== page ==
Henderson Bridge (Rhode Island)

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Henderson Bridge
Henderson Bridge Seekonk River.jpg
Henderson Bridge, Rhode Island
Other name(s) Red Bridge
Carries Four lanes of the Henderson Expressway
Crosses Seekonk River
Locale Between Providence and East Providence, Rhode Island
Owner Rhode Island Department of Transportation
Maintained by Rhode Island Department of Transportation
ID number 6000
Designer George Henderson
Material Steel
Total length 624.8 metres (2,050 ft)
Width 29.6 metres (97 ft)
Clearance below 12.8 metres (42 ft)
Opened 1969 (1969)
Toll None
Replaces Swing bridge called Red Bridge built in 1895
Coordinates 41°49′45″N 71°22′40″W / 41.82925°N 71.377833°W / 41.82925; -71.377833Coordinates: 41°49′45″N 71°22′40″W / 41.82925°N 71.377833°W / 41.82925; -71.377833
Henderson Bridge (Rhode Island) is located in Rhode Island
Henderson Bridge (Rhode Island)
References: National Bridge Inventory

The Henderson Bridge (Red Bridge) is a bridge in Rhode Island which spans the Seekonk River, and connects the East Side neighborhood/Brown University of Providence with western East Providence, and the neighborhoods of Watchemoket and Phillipsdale. The bridge currently offers the only means of pedestrian/bike travel over the Seekonk River, to the East Bay Bike Path.

History[edit]

The bridge was opened in 1969 to replace an old bridge to the south, known as the Red Bridge, which connected the ends of Waterman Street on either side of the Seekonk River. The bridge was named after its designer, George Henderson (engineer), of Rumford, Rhode Island.

Previous bridges in the area[edit]

This is the sixth bridge to have been built in this part of the Seekonk River. The first was a wooden bridge built by Moses Brown in 1793 called the Central Bridge connecting the respective ends of Waterman Avenue. The same year, Brown's brother John built the first Washington Bridge at a ferry landing point one mile south connecting India Point and Watchemoket Square. The second and third bridges were built as replacements and were destroyed in 1807 and 1815, respectively.[1] A swing bridge was built in 1872, which was replaced by a sturdier bridge of the same type in 1895.[2]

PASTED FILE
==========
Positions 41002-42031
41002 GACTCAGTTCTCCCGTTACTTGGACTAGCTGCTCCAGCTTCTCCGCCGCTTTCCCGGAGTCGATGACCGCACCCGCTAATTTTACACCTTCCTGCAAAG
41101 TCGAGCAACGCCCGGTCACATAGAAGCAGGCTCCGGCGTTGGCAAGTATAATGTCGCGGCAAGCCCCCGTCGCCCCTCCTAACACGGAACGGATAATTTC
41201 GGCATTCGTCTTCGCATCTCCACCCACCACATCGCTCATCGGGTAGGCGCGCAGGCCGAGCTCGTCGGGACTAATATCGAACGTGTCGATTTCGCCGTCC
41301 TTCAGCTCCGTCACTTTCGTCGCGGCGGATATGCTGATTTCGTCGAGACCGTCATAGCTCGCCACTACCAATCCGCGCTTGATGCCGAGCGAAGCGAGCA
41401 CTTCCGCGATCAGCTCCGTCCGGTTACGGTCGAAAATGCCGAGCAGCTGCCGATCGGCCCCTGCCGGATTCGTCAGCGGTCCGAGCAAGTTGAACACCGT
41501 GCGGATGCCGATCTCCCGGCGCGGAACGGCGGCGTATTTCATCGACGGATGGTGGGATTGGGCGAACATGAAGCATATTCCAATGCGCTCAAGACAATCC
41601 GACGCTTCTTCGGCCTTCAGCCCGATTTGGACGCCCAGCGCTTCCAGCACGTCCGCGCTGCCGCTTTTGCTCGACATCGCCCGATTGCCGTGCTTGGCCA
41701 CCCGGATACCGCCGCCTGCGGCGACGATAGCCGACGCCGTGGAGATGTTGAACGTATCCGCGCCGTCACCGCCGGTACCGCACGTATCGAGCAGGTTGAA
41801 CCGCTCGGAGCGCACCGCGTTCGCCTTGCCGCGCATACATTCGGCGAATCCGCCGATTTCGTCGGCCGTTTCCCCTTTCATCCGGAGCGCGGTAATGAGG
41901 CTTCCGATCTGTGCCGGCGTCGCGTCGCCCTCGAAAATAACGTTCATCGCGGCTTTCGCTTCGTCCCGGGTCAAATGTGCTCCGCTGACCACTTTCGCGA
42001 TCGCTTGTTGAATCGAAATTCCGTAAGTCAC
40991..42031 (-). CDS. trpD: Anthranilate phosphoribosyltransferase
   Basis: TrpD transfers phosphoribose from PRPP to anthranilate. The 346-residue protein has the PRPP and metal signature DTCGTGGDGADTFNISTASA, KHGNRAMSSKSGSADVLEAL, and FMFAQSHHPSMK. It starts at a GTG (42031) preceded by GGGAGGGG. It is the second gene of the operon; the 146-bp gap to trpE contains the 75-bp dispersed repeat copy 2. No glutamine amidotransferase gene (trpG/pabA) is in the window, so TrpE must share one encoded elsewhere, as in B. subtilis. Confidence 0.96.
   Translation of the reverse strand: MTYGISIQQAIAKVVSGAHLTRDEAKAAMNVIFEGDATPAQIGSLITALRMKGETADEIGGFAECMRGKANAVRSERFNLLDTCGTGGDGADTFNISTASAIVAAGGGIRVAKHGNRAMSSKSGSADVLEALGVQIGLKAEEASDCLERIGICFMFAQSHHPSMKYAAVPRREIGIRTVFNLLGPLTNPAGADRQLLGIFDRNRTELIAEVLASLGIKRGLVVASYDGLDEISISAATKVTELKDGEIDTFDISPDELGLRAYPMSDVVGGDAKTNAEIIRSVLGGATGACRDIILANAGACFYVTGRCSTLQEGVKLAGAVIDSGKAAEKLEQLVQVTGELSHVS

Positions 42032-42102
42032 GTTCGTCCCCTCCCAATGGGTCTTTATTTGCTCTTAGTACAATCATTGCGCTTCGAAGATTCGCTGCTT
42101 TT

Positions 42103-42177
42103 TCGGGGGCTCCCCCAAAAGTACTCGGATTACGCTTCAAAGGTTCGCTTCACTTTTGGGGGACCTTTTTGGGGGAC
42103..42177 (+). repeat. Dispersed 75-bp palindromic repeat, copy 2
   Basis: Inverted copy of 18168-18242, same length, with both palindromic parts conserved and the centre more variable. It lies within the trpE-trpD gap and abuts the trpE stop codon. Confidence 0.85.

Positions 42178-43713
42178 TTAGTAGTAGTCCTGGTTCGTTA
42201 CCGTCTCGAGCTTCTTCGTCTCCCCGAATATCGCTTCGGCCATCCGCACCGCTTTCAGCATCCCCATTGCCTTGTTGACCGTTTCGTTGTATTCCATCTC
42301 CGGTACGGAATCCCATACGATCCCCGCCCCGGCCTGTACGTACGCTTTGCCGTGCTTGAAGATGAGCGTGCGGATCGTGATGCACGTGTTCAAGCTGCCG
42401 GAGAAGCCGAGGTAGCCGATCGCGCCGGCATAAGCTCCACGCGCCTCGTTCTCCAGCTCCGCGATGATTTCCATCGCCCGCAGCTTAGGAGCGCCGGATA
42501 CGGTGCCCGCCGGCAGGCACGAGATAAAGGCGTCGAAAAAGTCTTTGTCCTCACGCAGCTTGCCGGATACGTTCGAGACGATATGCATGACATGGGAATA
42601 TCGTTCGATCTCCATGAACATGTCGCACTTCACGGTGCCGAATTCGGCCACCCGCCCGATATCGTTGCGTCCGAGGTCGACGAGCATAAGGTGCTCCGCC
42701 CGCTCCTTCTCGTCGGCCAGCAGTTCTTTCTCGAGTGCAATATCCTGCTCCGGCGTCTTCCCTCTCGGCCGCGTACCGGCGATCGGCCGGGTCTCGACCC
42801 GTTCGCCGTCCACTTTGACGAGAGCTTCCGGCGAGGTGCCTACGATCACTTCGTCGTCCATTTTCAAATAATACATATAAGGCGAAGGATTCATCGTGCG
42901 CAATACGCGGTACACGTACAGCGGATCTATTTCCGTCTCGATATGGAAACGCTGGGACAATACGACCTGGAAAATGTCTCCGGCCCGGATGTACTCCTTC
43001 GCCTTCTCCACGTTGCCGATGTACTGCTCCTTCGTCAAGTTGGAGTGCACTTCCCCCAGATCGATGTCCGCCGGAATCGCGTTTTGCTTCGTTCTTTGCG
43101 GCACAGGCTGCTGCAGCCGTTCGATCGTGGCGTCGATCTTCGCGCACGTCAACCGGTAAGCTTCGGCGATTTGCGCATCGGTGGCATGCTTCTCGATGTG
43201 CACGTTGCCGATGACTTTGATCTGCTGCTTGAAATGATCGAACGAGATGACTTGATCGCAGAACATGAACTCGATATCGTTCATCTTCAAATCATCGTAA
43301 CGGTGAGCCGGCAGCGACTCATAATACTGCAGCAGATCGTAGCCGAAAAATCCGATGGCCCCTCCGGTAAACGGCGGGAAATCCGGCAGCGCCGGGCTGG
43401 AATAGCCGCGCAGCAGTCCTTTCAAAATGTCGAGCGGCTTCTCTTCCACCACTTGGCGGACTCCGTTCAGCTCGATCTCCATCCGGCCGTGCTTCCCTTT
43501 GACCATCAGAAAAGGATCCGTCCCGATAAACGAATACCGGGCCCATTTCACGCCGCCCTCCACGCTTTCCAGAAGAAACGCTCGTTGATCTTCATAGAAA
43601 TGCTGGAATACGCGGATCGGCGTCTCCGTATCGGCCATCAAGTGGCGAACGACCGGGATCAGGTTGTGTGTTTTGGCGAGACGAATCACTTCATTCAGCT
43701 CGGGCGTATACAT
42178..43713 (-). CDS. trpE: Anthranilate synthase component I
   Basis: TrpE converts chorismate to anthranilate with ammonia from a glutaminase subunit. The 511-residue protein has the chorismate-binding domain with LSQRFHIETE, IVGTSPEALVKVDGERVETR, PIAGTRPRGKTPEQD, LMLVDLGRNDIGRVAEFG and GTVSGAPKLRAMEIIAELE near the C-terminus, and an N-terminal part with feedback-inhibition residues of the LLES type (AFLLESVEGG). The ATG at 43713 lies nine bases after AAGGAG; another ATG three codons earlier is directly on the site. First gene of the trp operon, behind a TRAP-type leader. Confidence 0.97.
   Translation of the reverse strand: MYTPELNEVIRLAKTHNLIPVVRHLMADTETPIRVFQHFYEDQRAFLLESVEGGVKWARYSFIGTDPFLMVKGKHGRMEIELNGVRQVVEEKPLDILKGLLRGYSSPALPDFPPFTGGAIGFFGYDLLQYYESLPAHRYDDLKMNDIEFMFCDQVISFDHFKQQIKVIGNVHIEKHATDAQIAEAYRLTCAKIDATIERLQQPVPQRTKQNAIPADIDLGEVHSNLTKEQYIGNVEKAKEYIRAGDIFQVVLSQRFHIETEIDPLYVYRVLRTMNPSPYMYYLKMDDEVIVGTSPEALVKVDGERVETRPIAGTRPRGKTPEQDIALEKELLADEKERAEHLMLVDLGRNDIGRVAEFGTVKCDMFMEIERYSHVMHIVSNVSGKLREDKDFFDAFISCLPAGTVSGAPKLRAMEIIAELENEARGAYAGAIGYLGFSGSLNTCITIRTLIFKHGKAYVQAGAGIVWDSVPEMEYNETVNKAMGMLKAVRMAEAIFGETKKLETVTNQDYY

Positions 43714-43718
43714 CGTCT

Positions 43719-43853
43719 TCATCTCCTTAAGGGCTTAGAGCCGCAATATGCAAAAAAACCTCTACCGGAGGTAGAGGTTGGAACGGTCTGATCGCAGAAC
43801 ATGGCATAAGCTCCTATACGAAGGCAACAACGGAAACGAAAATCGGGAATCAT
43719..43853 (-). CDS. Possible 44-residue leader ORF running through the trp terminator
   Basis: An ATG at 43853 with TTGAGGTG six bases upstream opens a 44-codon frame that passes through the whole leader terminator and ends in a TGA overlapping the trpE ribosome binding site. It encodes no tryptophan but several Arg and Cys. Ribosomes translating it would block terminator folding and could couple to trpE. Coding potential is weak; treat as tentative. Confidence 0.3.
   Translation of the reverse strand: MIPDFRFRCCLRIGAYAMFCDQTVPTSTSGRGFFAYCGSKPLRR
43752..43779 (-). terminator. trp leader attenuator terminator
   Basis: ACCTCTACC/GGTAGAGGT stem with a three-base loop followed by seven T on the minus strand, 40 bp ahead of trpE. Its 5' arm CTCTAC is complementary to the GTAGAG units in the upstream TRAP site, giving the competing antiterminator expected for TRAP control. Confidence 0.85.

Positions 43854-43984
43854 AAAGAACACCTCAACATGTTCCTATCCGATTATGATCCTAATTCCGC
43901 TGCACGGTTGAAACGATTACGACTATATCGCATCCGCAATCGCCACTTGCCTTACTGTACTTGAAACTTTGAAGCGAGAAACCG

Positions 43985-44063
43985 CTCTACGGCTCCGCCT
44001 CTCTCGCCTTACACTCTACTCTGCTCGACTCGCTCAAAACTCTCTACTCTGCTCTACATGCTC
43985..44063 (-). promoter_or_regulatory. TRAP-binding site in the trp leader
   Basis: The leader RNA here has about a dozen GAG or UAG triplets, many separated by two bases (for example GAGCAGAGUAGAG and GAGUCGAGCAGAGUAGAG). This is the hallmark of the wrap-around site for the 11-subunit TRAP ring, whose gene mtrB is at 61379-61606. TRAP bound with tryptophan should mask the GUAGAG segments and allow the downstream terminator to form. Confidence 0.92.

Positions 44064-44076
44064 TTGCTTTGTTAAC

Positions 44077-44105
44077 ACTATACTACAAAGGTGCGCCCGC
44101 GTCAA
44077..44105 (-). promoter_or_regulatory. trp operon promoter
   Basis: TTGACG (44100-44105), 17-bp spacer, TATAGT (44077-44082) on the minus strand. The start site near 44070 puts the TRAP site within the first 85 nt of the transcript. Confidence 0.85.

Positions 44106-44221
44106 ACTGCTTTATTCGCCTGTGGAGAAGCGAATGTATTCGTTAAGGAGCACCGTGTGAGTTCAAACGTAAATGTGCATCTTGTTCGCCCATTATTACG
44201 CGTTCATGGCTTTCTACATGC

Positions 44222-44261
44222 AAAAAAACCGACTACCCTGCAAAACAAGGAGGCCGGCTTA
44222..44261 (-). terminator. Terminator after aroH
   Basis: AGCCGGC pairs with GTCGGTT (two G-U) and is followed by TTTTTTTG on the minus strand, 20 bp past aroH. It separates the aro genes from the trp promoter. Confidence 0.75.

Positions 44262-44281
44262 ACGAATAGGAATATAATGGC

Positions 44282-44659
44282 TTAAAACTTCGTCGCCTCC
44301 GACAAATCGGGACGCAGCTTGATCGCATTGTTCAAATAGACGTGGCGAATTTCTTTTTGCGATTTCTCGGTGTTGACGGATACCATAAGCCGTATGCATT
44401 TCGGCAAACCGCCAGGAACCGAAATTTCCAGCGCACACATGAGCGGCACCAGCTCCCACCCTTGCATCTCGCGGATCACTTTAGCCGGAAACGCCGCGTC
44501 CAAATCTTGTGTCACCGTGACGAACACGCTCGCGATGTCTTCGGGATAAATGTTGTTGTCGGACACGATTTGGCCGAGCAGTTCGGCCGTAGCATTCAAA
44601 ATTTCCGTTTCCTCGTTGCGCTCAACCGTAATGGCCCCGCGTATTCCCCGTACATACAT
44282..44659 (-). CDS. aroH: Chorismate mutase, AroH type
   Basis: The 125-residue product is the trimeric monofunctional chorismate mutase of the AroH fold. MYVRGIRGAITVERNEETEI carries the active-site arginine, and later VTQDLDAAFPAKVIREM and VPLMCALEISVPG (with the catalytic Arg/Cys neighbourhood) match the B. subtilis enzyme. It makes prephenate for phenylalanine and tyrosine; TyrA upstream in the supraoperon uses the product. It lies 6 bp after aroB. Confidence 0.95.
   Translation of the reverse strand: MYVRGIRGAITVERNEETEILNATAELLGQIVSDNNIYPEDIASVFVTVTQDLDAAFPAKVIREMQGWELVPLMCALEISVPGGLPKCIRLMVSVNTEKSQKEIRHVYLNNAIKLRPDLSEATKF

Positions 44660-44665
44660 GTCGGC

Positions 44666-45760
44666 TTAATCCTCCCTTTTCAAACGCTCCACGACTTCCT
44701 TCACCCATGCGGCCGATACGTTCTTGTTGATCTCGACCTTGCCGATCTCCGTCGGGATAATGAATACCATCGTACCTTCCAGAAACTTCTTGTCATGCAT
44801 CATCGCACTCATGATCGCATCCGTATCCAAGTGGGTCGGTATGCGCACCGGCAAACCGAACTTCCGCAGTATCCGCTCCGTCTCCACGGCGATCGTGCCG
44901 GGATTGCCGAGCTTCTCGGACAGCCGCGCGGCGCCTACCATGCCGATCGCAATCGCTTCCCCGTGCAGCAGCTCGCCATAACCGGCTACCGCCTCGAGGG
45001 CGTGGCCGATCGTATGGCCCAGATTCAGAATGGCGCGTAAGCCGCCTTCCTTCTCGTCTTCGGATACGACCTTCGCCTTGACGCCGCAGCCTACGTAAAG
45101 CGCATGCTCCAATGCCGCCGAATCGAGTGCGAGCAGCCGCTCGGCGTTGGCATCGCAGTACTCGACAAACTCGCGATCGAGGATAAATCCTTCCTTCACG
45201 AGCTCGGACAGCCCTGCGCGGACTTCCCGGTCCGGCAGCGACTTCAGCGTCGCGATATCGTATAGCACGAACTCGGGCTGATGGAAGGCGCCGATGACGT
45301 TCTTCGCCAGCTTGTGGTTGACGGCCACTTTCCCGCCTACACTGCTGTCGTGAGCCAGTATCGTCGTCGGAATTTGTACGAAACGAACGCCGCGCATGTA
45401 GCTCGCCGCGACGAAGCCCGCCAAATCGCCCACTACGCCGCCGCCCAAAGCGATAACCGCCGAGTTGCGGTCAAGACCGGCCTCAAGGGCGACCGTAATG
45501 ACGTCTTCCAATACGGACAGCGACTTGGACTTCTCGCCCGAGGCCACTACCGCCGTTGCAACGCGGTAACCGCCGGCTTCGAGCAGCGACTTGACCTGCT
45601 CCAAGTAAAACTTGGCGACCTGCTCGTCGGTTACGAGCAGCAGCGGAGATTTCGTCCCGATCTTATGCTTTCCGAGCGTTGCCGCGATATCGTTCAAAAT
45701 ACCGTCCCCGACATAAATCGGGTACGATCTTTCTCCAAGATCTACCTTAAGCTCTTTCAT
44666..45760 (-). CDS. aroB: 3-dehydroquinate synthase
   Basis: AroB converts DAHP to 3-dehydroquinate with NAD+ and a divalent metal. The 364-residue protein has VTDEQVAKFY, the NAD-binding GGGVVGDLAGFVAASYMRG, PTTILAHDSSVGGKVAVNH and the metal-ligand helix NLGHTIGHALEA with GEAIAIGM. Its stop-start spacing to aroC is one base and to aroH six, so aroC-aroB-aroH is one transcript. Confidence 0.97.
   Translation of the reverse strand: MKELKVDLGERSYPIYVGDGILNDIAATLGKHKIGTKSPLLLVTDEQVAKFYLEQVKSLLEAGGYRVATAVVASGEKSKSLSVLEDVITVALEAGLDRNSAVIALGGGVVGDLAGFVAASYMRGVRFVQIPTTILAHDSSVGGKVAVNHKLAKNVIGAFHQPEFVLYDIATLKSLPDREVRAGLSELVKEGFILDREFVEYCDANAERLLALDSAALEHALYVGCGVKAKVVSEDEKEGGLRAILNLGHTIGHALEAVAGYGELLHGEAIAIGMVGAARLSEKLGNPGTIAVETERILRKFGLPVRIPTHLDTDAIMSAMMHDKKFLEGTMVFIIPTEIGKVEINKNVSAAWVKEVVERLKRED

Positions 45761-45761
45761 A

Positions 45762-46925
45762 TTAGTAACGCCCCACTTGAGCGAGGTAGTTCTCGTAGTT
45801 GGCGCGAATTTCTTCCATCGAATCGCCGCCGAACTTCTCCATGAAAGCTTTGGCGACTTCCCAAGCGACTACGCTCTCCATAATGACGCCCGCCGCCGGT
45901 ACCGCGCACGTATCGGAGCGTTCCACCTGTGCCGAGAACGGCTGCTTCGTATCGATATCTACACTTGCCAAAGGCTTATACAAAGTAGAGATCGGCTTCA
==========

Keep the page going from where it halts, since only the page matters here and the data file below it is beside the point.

Henderson Expressway[edit]

The Henderson Bridge was part of an envisioned expressway that was planned as a US 44 freeway that would have extended from a Gano Street interchange with Interstate 195. The current Gano Street ramps were built specifically for the proposed US 44 freeway, which was planned to follow along the west shore of the Seekonk River, over the Henderson Bridge, and then head northeasterly through East Providence, to US 44 just east of Route 114 and US 1A. Since the freeway was never completed, the section that exists today was not given a route number, though is commonly referred to as the Henderson Expressway. The planned freeway's right-of-way and landholdings still exist in East Providence is completely cleared to its proposed end at US 44.

Under the Bridge[edit]

Woods and trails under and around the East Providence side of the bridge are often used by dirt-bikers for recreational use. River Road exists beneath the Providence side of the bridge, and provides access to Blackstone Park and Trails (a breach in the fence-line on the westbound side of the bridge near the "South Angell Street" signage provides quick access into the park); (a short path on the eastbound side of the bridge before the ascent onto the bridge provides access to River Road).

Repair work[edit]

On April 17, 2008, it was reported that the bridge requires $50 million worth of repairs, but the state only had $3.3 million to allocate. Some problems noted are cracks in the concrete pier caps & rusting steel beams. RIDOT chief engineer Kazem Farhoumand has stated that steel reinforcements can be bolted onto the steel beams to make them "good for another 5 or 10 years."[3]

Transit and bike advocates have called for the bridge and expressway to be removed and replaced by a more multimodal one.[4]

See also[edit]

References[edit]

  1. ^ Conforti, Joseph (1976). Our Heritage: A History of East Providence. White Plains, New York: Monarch Publishing, Inc. pp. 56–57. 
  2. ^ "Providence's Golden Age: 1868-1899". Providence City Archives. City of Providence, RI. Retrieved 24 November 2012. 
  3. ^ Bridge Repair Article
  4. ^ http://transportprovidence.blogspot.com/2014/03/east-providence-in-pretzel.html

External links[edit]